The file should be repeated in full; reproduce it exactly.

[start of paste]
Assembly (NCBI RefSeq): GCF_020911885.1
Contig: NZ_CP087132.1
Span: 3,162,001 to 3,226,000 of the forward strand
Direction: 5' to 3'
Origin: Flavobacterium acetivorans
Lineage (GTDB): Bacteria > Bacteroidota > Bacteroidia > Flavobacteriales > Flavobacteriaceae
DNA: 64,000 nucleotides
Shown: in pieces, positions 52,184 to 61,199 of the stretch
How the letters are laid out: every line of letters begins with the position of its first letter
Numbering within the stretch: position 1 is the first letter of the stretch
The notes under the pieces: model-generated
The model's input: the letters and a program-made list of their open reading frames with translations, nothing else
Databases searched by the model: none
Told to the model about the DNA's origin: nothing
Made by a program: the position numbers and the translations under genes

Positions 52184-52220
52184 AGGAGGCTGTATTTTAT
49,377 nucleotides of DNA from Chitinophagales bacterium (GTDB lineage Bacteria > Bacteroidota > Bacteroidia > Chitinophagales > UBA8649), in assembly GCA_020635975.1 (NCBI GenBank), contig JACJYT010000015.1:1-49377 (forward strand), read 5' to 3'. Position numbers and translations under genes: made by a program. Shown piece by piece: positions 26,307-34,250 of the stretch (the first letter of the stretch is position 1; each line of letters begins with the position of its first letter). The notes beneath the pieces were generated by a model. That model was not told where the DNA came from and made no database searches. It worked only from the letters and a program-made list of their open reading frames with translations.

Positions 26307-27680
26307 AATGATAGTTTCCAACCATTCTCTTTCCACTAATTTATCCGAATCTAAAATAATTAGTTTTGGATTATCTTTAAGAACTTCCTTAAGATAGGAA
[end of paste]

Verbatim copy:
Assembly (NCBI RefSeq): GCF_020911885.1
Contig: NZ_CP087132.1
Span: 3,162,001 to 3,226,000 of the forward strand
Direction: 5' to 3'
Origin: Flavobacterium acetivorans
Lineage (GTDB): Bacteria > Bacteroidota > Bacteroidia > Flavobacteriales > Flavobacteriaceae
DNA: 64,000 nucleotides
Shown: in pieces, positions 52,184 to 61,199 of the stretch
How the letters are laid out: every line of letters begins with the position of its first letter
Numbering within the stretch: position 1 is the first letter of the stretch
The notes under the pieces: model-generated
The model's input: the letters and a program-made list of their open reading frames with translations, nothing else
Databases searched by the model: none
Told to the model about the DNA's origin: nothing
Made by a program: the position numbers and the translations under genes

Positions 52184-52220
52184 AGGAGGCTGTATTTTAT
49,377 nucleotides of DNA from Chitinophagales bacterium (GTDB lineage Bacteria > Bacteroidota > Bacteroidia > Chitinophagales > UBA8649), in assembly GCA_020635975.1 (NCBI GenBank), contig JACJYT010000015.1:1-49377 (forward strand), read 5' to 3'. Position numbers and translations under genes: made by a program. Shown piece by piece: positions 26,307-34,250 of the stretch (the first letter of the stretch is position 1; each line of letters begins with the position of its first letter). The notes beneath the pieces were generated by a model. That model was not told where the DNA came from and made no database searches. It worked only from the letters and a program-made list of their open reading frames with translations.

Positions 26307-27680
26307 AATGATAGTTTCCAACCATTCTCTTTCCACTAATTTATCCGAATCTAAAATAATTAGTTTTGGATTATCTTTAAGAACTTCCTTAAGATAGGAA